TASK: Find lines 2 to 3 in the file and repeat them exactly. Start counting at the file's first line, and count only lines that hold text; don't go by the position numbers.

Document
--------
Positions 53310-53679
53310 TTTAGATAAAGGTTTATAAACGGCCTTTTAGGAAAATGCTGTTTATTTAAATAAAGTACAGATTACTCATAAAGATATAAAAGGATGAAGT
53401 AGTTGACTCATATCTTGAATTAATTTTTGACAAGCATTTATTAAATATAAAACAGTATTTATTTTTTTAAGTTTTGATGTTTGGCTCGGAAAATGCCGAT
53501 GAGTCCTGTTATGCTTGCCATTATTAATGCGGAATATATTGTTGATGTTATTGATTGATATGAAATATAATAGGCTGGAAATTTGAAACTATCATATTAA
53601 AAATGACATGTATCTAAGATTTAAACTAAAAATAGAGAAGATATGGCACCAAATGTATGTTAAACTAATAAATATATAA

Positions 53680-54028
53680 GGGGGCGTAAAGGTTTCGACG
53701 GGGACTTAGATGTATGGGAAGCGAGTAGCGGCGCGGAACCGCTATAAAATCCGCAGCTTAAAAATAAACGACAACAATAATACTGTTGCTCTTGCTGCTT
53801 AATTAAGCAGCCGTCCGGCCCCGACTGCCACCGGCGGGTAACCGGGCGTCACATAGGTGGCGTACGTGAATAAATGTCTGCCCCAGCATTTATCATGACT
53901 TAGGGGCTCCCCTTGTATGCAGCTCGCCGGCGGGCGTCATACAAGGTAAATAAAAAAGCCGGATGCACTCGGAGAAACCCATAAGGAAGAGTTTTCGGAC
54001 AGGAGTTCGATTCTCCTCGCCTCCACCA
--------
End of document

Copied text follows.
53310 TTTAGATAAAGGTTTATAAACGGCCTTTTAGGAAAATGCTGTTTATTTAAATAAAGTACAGATTACTCATAAAGATATAAAAGGATGAAGT
53401 AGTTGACTCATATCTTGAATTAATTTTTGACAAGCATTTATTAAATATAAAACAGTATTTATTTTTTTAAGTTTTGATGTTTGGCTCGGAAAATGCCGAT